Your financial situation as self employed or startup

Learn more about your financial matters regarding your business. Read more about VAT settlement, tax, fees and much more.


If you sell for more than DKK 50,000 a year, you are required to register for VAT.

Your revenue – not your profit – is decisive for when you are required to register for VAT. It is not necessarily an advantage to wait until you have sold for DKK 50,000 excl. VAT. If you wait, you might not be entitled to deduct VAT on your investments.

You do not have to register for VAT if you only sell products and services subject to VAT for less than DKK 50,000 a year excl. VAT. However, you may decide to register anyway. It is an advantage if you mostly sell to businesses registered for VAT.

If your business sells services not subject to VAT, such as healthcare, freelance articles or art, they are exempt from VAT but subject to what is known as payroll tax.

If your revenue is less than DKK 5 million a year, you are required to submit VAT returns every six months.

Use a Business House

At Startvækst – startvaekst.virk.dk (in Danish) – you can see what events the regional business houses offer.

Remember that your business must comply with a number of formal reporting requirements. Here, you can read more about the deadlines you need to know in terms of VAT, tax, unemployment benefits, etc.

Venture financing for your startup

If you or your business has any relation to CBS, you can apply for venture capital at CBSStartup.dk. Djøf is behind CBSStartup and as a founding member, we have made the startup of CBSStartup possible.


As a self-employed person, you have to make agreements with customers and subcontractors on the provision of services. Always make sure to make written agreements stating the service to be provided, the price of the work, the deadlines agreed and where the work is to be performed.

When you set your fee, there are many factors you need to consider. 

Djøf does not have a fixed recommended rate for self-employed. However, when you set your fee as self-employed or freelancer, you need to remember that the fee is to cover everything that is included in a fixed salary, i.e. pension, holiday, public holidays, sickness, sick child, supplementary training, maternity/paternity leave, administration and gaps between jobs.

Based on a calculation of those elements, Djøf Privat has made a recommended calculation factor for tasks paid on a fee basis corresponding to twice the hourly rate received by a permanent employee in the relevant industry sector. See more about salaries on Djøf's salary pages.

If, as a self-employed person, you have overhead expenses for e.g. rent, office supplies, employees, etc., such costs should be added to the calculation factor on a pro-rata basis.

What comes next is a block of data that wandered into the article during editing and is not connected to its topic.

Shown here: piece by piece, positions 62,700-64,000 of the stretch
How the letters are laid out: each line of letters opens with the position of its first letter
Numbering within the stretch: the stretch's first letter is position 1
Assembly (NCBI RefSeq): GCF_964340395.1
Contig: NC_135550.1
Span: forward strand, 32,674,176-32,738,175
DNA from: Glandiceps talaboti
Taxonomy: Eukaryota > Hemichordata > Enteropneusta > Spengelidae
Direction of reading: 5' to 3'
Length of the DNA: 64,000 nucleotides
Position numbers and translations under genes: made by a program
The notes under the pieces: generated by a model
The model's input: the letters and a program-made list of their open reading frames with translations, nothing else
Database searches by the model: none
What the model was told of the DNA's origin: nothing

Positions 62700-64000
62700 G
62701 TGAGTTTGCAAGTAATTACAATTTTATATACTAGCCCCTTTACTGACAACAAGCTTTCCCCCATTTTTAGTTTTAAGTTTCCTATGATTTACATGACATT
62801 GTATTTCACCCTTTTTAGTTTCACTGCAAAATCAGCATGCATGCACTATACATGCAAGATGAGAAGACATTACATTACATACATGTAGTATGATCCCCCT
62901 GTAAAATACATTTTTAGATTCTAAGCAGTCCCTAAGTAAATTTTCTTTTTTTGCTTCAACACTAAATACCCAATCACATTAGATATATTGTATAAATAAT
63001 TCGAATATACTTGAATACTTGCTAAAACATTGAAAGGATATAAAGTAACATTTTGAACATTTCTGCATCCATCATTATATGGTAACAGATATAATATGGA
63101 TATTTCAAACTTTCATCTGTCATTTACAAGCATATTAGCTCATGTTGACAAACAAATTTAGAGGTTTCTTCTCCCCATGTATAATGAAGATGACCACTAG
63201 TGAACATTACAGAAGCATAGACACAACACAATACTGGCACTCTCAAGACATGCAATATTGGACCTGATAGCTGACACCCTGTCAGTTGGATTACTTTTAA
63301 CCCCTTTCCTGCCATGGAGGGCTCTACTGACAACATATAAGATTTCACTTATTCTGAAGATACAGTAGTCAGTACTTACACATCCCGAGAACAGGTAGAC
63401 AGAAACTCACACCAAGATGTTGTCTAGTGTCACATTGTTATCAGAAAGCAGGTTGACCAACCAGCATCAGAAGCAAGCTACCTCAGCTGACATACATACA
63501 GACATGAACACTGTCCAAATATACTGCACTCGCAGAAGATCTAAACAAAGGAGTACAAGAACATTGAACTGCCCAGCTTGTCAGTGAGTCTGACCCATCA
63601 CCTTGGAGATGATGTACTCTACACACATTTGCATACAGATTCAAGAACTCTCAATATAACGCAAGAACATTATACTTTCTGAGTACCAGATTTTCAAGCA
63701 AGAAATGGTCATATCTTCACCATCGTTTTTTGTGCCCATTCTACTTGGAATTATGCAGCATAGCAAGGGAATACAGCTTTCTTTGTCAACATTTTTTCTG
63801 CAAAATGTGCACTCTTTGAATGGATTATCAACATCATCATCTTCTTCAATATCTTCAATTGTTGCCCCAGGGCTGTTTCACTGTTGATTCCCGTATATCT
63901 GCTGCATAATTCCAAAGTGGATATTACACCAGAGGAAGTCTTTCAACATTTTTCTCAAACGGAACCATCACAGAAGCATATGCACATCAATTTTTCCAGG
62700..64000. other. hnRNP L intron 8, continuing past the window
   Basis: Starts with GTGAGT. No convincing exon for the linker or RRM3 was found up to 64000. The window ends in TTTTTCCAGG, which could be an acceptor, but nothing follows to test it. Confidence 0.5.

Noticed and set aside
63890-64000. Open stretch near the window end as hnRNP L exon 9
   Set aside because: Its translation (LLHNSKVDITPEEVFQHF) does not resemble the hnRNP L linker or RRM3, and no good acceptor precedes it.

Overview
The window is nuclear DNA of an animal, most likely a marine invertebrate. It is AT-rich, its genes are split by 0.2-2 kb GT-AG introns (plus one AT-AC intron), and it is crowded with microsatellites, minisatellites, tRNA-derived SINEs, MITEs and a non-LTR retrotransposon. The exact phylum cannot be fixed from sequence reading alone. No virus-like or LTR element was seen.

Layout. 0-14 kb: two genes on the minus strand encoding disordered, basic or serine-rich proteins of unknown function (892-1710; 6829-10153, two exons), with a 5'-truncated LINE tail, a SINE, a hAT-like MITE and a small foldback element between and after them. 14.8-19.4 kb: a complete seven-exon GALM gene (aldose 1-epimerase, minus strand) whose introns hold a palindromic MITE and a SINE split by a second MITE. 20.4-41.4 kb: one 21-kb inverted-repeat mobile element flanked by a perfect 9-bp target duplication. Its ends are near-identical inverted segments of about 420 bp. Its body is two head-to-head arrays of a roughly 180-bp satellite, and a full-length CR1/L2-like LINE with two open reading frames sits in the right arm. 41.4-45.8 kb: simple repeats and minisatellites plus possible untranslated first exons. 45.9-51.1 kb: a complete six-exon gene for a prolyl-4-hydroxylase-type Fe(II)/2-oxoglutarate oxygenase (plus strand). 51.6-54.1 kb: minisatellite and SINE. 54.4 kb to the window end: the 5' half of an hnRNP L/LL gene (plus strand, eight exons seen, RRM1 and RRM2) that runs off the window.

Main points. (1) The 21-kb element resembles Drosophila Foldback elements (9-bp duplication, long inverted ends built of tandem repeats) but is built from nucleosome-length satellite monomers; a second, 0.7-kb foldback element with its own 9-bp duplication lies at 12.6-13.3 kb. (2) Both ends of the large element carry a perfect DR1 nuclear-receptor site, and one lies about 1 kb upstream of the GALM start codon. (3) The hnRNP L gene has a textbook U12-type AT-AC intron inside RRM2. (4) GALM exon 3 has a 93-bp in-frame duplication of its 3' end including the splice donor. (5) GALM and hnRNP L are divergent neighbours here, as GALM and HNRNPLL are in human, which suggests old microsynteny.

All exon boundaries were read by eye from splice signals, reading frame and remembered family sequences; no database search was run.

Speaking of engagement rates

Rates for university graduates - valid from 1st of April 2019.

  • Rates for speaking engagements/lectures: For every lesson of 45-60 minutes for every hour or part of an hour: DKK 2,751
  • Payment for participation in subsequent discussions etc.: 30% of the rate under A for every hour or part of an hour: DKK 825.
  • Payment for preparing written material: Payment for the preparation of written material should be charged separately, provided that prior agreement has been made for the provision of written material and on the payment for preparing it.
  • Reimbursement of costs: Costs of material should be reimbursed on a separate basis.
  • Mileage allowance, hourly and daily allowance: Mileage allowance (1st class) as well as hourly and daily benefits (maximum rate) can be charged according to the current rules for civil servants.

Bankruptcy and the Employees Gurantee Fund

As a self-employed person, you are not entitled to cover from the Employees' Guarantee Fund if your customer or your own business goes bankrupt.

As indicated by the name, the Employees' Guarantee Fund only comprises employees and covers their claims for salary, holiday allowance, etc. when a bankruptcy order has been issued.

The Employees' Guarantee Fund does not cover any claims from the general manager or co-owners of the business and their nearest relatives. If, as a self-employed person, your spouse, parents, children or other close relatives are working for you, the Employees' Guarantee Fund will not cover any claims for salary in a bankruptcy situation.

If your customer goes bankrupt, the Employees' Guarantee Fund will not cover your outstanding fee, and your claim against the bankrupt estate will be an 'unsecured claim'. Only in very rare cases will the bankrupt estate be able to cover unsecured creditors.

Minimise your loss

If you are aware that a customer is in financial difficulties, you might agree to send an invoice every or every two weeks with a short payment period, or you may demand payment of a retainer before you start the job. This way, you can minimise your loss in a bankruptcy situation.